I was tuning a station end at the top of the band where a station was coming in with a warble. With the FO-215, it sounded like a normal warble. I could copy it with the MOSFET, but it had a peculiar sound, sort of like a warble on top of a warble. This seems logical since we are depending on the carrier of the station to switch the MOSFET on and off.


The zero-voltage-threshold MOSFET is certainly a peculiar device. Here are observations on the MOSFET based on several experiments with my modified QST set:

-It distorts and folds under very strong signals.

-A Benny does not help strong signal distortion.

-It can be zapped with voltage that a diode could easily handle.

-It is safer in crystal set use with no direct antenna or ground connection.

-The loose coupled approach works fine.

-It requires an extra winding for the Source/Gate path.

-The MOSFET and an FO-215 are very close in sensitivity.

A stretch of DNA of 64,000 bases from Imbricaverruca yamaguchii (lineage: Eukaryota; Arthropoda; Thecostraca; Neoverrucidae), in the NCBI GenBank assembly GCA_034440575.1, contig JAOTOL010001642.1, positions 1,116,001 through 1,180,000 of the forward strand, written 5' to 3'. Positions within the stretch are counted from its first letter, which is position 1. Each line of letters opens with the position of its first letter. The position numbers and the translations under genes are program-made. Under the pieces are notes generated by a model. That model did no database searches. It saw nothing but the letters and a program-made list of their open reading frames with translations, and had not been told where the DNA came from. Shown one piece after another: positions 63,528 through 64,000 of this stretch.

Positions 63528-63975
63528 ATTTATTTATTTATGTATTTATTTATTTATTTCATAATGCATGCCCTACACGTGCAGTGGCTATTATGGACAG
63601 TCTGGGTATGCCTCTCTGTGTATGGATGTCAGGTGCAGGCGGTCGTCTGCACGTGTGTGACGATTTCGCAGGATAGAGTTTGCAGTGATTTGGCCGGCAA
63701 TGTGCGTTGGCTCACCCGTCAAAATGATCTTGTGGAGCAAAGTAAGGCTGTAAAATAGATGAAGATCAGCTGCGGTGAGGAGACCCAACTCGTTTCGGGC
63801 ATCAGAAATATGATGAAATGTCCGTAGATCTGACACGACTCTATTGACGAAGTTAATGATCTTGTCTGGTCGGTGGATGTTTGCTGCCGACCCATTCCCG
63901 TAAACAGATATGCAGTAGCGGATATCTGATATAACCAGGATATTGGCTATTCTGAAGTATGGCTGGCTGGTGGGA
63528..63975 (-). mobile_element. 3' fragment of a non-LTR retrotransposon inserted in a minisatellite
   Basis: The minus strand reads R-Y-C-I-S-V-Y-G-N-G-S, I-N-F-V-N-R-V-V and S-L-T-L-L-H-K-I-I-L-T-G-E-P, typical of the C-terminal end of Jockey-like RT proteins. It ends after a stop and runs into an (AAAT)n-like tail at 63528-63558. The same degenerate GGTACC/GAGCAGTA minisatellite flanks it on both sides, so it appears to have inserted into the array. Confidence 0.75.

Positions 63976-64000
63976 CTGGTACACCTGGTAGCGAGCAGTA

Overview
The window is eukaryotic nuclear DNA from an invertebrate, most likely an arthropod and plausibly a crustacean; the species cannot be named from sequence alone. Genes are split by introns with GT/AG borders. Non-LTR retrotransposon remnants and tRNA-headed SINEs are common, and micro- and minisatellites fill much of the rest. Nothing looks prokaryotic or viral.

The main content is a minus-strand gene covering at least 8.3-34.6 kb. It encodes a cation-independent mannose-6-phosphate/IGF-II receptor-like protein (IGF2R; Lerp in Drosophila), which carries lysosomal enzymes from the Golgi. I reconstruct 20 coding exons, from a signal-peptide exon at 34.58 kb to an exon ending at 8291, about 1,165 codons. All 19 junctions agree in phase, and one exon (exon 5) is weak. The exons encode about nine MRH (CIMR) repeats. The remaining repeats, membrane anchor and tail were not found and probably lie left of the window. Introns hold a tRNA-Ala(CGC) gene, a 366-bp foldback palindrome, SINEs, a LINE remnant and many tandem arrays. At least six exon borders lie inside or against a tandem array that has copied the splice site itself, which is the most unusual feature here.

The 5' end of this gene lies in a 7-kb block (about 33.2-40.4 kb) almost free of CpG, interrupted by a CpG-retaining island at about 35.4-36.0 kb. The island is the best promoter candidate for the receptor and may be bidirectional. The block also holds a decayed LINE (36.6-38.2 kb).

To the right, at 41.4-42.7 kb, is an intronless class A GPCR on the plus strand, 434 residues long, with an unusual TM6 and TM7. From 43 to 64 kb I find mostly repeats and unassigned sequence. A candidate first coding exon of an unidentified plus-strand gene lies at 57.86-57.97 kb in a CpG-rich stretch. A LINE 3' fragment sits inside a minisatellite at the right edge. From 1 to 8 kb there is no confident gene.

-The MOSFET set works better with an STM or Stanley transformer than it does with a Bogen transformer.

-The MOSFET has improved selectivity compared to the FO-215.

-Hi-ratio verniers are needed.

The MOSFET has some quirks, but does it have any advantages over the FO-215? Yes.... selectivity. If you want to wring out that last bit of selectivity to copy a station, the MOSFET could help. This device just might be useful for a Crystal Contest Set…

12/28/07, 0035 UTC

Jack's MOSFET Crystal Radio

MOSFET set top view

Jack's MOSFET Crystal Radio

MOSFET set bottom view

Jack's MOSFET Crystal Radio

Schematic of set and outboard tuner
Larger View